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Retirement Planning Services Williston ND

It’s never too early to start your retirement planning. The sooner you start the more money you collect. It’s important to look for quality jobs that have benefits packages you can take full advantage of. A 401(k) is a retirement plan set up by employers that allows employees to defer or invest a portion of their income, pre-tax, to their retirement plan. Here you’ll find useful retirement tips that will definitely help you with your retirement planning. Please scroll down for more information and access to the retirement financial advisors in Williston, ND listed below that can explain more and even get you started on your retirement savings.

Ms. Beth M. Skedsvold, CFP®
(701) 577-4697
1135 2nd Ave W
Williston, ND
Firm
Ameriprise Financial
Areas of Specialization
Comprehensive Financial Planning
Key Considerations
Average Net Worth: $500,001 - $1,000,000

Average Income: $100,001 - $250,000

Profession: Self-Employed Business Owners

Data Provided By:
US Bank - Williston Office
(701) 572-3744
202 Main St
Williston, ND
Drive Up Hours
Mon 08:30 am to 05:00 pm
Tue 08:30 am to 05:00 pm
Wed 08:30 am to 05:00 pm
Thur 08:30 am to 05:00 pm
Fri 08:30 am to 05:00 pm
Sat 09:30 am to 11:30 am

Mr. Thomas M. Schuster, CFP®
(701) 454-3317
3265 Desert Star Ln
Grand Forks, ND

Data Provided By:
Julie N. Graney, CFP®
(701) 873-4565
512 W Main St
Beulah, ND
Firm
Investment Centers of America
Areas of Specialization
Asset Allocation, Banking, Comprehensive Financial Planning, Debt Management, Education Planning, Estate Planning, General Financial Planning

Data Provided By:
Mr. Lynn R. Waddell, CFP®
(701) 824-2413
PO Box 99
Mott, ND
Firm
Investment Centers of America

Data Provided By:
Mr. Douglas W. Crosby, CFP®
(701) 774-0653
PO Box 2538
Williston, ND
Firm
Investment & Retirement Advisors, Inc.
Areas of Specialization
Estate Planning, General Financial Planning, Insurance Planning, Investment Planning

Data Provided By:
Mr. David G. Rothchild, CFP®
(701) 839-4288
6 First St SW
Minot, ND
Firm
Rothchild Investment Services

Data Provided By:
Mr. Bradley J. Bergdahl, CFP®
(701) 968-4000
408 Main St
Cando, ND
Firm
Premier Wealth Management Grou

Data Provided By:
Mr. Carter J. Johnsen, CFP®
(701) 746-1365
2617 South Columbia Road
Grand Forks, ND
Firm
Stifel Nicolaus
Areas of Specialization
Investment Planning

Data Provided By:
Mr. Charles J. Conrick Iv, CFP®
(701) 483-2106
291 Campus Drive
Dickinson, ND
Firm
Dickinson State University

Data Provided By:
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Investing in 401(k)s and IRAs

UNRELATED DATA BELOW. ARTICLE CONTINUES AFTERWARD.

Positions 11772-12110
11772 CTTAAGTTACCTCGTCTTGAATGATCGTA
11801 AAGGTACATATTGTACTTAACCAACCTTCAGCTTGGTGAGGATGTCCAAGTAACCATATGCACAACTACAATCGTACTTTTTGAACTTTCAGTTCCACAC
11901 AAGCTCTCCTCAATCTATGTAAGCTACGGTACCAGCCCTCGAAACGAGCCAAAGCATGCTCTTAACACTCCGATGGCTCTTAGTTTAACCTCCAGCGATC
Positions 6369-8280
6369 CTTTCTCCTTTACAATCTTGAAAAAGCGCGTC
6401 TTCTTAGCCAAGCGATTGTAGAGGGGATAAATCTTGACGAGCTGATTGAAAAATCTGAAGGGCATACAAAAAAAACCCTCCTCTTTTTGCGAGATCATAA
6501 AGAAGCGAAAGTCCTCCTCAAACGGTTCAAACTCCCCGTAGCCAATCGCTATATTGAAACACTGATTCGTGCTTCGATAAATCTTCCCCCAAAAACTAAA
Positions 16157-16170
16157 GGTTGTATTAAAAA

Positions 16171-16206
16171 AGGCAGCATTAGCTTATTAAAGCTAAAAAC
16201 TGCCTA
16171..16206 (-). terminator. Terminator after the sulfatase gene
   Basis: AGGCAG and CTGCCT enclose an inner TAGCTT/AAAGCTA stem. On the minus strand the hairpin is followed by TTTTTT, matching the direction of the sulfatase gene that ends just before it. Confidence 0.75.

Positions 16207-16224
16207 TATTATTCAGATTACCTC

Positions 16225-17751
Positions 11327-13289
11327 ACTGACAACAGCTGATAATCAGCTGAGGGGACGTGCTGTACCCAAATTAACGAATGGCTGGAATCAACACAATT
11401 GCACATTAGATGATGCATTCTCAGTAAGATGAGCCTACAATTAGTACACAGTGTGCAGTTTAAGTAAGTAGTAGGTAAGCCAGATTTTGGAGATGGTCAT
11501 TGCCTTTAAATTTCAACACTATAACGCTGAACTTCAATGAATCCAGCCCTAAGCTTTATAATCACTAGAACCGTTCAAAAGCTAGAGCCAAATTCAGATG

By Christopher Stella

So it’s the first day of work and HR asks whether or not you want to open up a 401(k) retirement account. “Heaven’s to Betsy” you say in your most petulant grandfatherly voice: why the hell do I need a retirement account? Ahh…so you say that now. But what happens when you’re 50 years old and realize that had you contributed a measly $100 a month to an account earning a reasonably conservative 6% interest rate, you could have been sitting on a cool $120,000. Not exactly a chunk of change to shake a cane at. But there’s more. Firstly, each of those piddly $100 contributions is tax free, meaning that had you not deposited them into the account, you would have only received about $60 to spend. Secondly, your employer (depending on their level of altruism) will frequently match those contributions up to a certain amount (usually between $1,000 and $2,000 a year). So now you’re talking close to a quarter of a million dollars, half of which was free!!!! Alright, so there’s a little more to it than that, but that’s the basic gist.

Statistics show that you need about 75% of your pre-retirement income to maintain a similar standard of living. So if you're making $150,000 a year, retire at 60, and stick around until you're 90, you'll need to save over $3,000,000. Here's are two easy ways you can make you can make that happen.

What’s a 401(k)?

A 401(k) is a retirement plan set up by employers that allows employees to defer (or invest) a portion of their income, pre-tax, to their plan. For example, if you make $45,000 a year, and contribute $2,000 to our 401(k), then you will only be taxed on $43,000 of your salary at the end of the year. Taxes on $2,000 are paid later when you take out the money during retirement. So why bother contributing?

A 401(k) is like a savings account on steroids. Because your deferral is pre-tax, it means you have more money to contribute, and a larger account grows faster. Further, employers often “match” or contribute a percentage of your deferral as well.

But don’t think that this is just some cash give-away-free-for-all. There are rules. First, the money can’t be withdrawn before the age of 59.5, unless there is an extenuating circumstance, such as serious financial hardship or disability. Otherwise, early withdrawals are subject to a 10% penalty, paid to the IRS. However, if you need to withdraw the money, as a result of the tax deferment on interest, the penalty isn’t significant. If your employer is also matching your funds, then the penalty is negligible.

The maximum current amount that can be invested each year is $15,000, as stated by the IRS. However, that number changes pretty regularly so check with your employer to figure out what the exact numbers are. But what if you leave your job? Well, it doesn’t really matter. You get to keep everything you’ve put in your account plus whatever portion of the money your employer has matched. And there are no penalt...

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